While surface water contamination has been found in creeks near both sites, the main source of worry in Jasper continues to be creosote poisoning of ground-water. The Jasper Creosoting plant sits within four miles of 27 wells, which range in depth from 22 feet to 800 feet. The closest of those is the City of Jasper’s municipal well, which lies in the path of the leaking waste cell, according to EPA documents. That well is one of three in the city water system, which supplies drinking water for more than 7,000 people. At the Hart site, 39 wells are within four miles of the contamination. EPA and TNRCC last studied the ground water in late 1997 and 1998, and found an “observed release” of contaminants into the ground-water at both the Hart and Jasper sites, according to EPA records. At that time, the contamination was just 50 feet deep, not close to the Jasper city well depth of more than 800 feet. But Sullivan notes that the soil contains few obstacles to halt the creosote, a compound known to migrate.
Jasper city manager David Douglas says the city tests its wells monthly for creosote contamination and has found nothing. But Sullivan concedes EPA isn’t sure of the extent of the contamination. To find out, he said, the regional office needs funding from EPA headquarters.
Therein lies the conundrum for the EPA regional office. In the face of its Superfund cash shortage, EPA developed a ranking system that assigns each site a risk-analysis score to ensure the most dangerous sites get funding first (it’s known as an HRS score). The key factor in this calculation is threat to human health. The Jasper and Hart sites respectively scored 50.0 and 48.03 out of 100, which is well above the Superfund cutoff of 28, but apparently not high enough to leverage precious dollars from EPA headquarters this year. The trouble is, EPA records show potential ground-water contamination wasn’t fully factored into the Jasper sites’ HRS score. It can’t be accurately measured without a further ground-water study. This puts the Region 6 office in a Catch-22 of sorts, since it needs a ground-water study to raise the sites’ HRS score and have a better shot at funding, but it needs funding to study the ground-water and raise the HRS score.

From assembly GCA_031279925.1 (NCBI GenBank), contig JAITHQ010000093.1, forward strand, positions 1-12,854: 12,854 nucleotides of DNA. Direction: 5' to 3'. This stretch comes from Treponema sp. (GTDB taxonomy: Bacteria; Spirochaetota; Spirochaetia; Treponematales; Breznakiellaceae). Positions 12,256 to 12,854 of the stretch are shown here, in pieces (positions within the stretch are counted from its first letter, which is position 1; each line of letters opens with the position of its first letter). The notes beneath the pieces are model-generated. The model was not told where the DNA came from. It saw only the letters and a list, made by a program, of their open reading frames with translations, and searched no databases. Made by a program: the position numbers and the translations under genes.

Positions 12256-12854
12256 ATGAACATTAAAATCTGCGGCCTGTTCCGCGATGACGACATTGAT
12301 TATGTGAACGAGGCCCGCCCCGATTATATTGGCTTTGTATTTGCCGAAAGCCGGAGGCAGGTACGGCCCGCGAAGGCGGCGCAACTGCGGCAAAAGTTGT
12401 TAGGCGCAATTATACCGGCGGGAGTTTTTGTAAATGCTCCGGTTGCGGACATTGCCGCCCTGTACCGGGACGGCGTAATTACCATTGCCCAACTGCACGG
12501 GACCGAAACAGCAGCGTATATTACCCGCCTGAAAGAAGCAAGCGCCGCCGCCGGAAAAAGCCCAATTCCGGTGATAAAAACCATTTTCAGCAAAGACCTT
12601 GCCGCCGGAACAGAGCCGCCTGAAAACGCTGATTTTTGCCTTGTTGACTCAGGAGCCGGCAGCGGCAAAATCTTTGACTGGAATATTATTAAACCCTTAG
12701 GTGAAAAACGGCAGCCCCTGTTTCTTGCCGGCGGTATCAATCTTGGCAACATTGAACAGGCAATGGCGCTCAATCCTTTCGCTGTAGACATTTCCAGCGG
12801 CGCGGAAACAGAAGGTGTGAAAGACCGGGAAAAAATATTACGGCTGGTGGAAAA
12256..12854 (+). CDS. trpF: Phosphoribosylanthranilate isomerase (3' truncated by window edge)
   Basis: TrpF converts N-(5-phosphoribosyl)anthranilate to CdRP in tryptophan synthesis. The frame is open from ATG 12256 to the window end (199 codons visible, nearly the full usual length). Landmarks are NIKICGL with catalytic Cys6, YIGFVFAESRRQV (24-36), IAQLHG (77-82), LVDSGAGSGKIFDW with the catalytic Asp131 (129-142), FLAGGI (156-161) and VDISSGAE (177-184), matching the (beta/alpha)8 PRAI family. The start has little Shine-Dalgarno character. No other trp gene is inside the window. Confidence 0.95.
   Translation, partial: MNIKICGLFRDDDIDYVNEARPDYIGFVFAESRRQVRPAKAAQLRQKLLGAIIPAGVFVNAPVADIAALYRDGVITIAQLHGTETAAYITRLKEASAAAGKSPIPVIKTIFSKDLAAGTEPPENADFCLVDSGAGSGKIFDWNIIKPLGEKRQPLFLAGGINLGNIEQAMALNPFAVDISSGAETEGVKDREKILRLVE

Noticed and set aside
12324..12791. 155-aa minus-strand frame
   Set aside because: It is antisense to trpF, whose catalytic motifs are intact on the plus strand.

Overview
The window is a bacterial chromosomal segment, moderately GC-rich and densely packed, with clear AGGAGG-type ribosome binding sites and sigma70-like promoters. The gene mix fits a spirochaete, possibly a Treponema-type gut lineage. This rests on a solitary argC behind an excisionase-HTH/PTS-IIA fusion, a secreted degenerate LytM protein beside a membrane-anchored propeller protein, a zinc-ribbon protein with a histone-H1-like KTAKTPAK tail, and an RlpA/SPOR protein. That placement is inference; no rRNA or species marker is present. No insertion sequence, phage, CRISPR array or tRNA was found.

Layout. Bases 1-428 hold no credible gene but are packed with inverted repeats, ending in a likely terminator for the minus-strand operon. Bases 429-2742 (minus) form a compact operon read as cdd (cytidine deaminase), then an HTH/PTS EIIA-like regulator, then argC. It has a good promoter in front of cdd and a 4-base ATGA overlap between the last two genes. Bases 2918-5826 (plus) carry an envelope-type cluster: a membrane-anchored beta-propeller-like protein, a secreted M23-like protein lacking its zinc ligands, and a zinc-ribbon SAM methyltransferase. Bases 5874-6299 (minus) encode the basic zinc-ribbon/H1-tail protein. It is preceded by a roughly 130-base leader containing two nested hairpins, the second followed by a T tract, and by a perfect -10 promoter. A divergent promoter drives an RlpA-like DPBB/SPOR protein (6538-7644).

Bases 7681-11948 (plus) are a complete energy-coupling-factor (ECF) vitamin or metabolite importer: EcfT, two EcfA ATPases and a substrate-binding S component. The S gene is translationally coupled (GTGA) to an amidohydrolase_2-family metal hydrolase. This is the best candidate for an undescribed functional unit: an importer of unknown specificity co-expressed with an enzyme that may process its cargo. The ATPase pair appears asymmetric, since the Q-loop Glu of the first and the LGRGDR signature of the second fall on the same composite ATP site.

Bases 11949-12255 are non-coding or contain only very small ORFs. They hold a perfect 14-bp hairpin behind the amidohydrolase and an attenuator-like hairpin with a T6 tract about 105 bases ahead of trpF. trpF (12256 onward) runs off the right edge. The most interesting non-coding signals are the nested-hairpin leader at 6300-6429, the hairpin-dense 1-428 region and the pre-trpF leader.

So no one can say definitively if the Hart and Jasper sites threaten public health in Jasper. The Texas Department of Health studied the sites in 2000 and found they pose “no immediate threat,” but concluded the public health hazard is “indeterminate” because its study didn’t include ground-water contamination or solvency of the waste cell, the two areas of greatest concern. Douglas was diplomatic when asked about the threat. “This is not something we’ve been totally upset about,” he said during an interview in his Jasper office. “Our water source is secure. But we can’t help but be a little nervous because the potential for contamination is there. We’re a little apprehensive about these sites and we’d like to see them taken care of.”
Everyone involved wants the sites cleaned. When that will happen remains anyone’s guess. The Region 6 office is preparing remediation plans, and the EPA’s Sullivan said his team could begin on-site construction in the same three-month fiscal quarter it gets the requested funding ($6.5 million for Jasper, $9.8 million for Hart). “We’ve emphasized to EPA headquarters that we think these sites are a priority,” Sullivan said. Now all he can do is wait. While the Jasper sites were passed over in the main funding process, Sullivan hopes EPA headquarters can scrounge money for the Jasper sites from the budget’s fringes by redirecting unused funds from other regional offices and other projects, although many of them likely face similar cash shortages. Work on the sites could be delayed as long as two years, he estimates.
EPA Region 6 spokesman Dave Bary insists Superfund isn’t short on money. He points out that while the trust fund is shrinking, Superfund’s overall budget remains the same, about $1.3 billion per year. The difference, says Ed Hopkins in the Sierra Club’s Washington office, is that without the industry tax, the public is stuck with the bill for corporate pollution. In 1995, taxpayers laid out about 18 percent of Superfund’s budget. By 2003 they will pay 54 percent, according to the Sierra Club. Now that the trust fund is nearly gone, the Superfund cleanups must claw for funding in the White House budget along with numerous other federal programs. The resulting cutbacks are evident in the EPA inspector general’s report in which regional offices requested $450 million for remedial cleanups in fiscal year 2002, but received just $228 million. Meanwhile, work has slowed everywhere. EPA finished construction on 47 sites in 2001, far short of its projected 75 completions, and down from 87 the year before. More than 1,500 Superfund projects remain unfinished, roughly 30 percent of them orphan sites.
“The EPA may be able to cover this up by shifting funds, but it can’t do that for very long,” Hopkins believes. He and other environmentalists demand a return of the industry tax, though President Bush and many congressional conservatives oppose such a move. Hopkins argues that public funding of cleanups violates the original “polluter pays” philosophy of Superfund, and notes that every president, including Ronald Reagan, supported the tax on industry. He predicts voters and politicians will become outraged at the Bush Administration’s downsizing of Superfund.
In Jasper, though, there is no outrage, even as remediation work stalls. In fact, unlike at other Superfund sites, no community group or public entity in Jasper lobbies EPA over the Hart and Jasper sites. Laura Banda lives in a blue trailer home with her husband and year-old baby just across unpaved Otis Street on the edge of the Jasper Creosoting Company plot. They’ve been here nine years, but, Banda says, she knows little about the Superfund site just yards uphill from her front door. “Why,” she asks a reporter suspiciously, “is there something I should know?”
Dave Mann is a writer in Austin.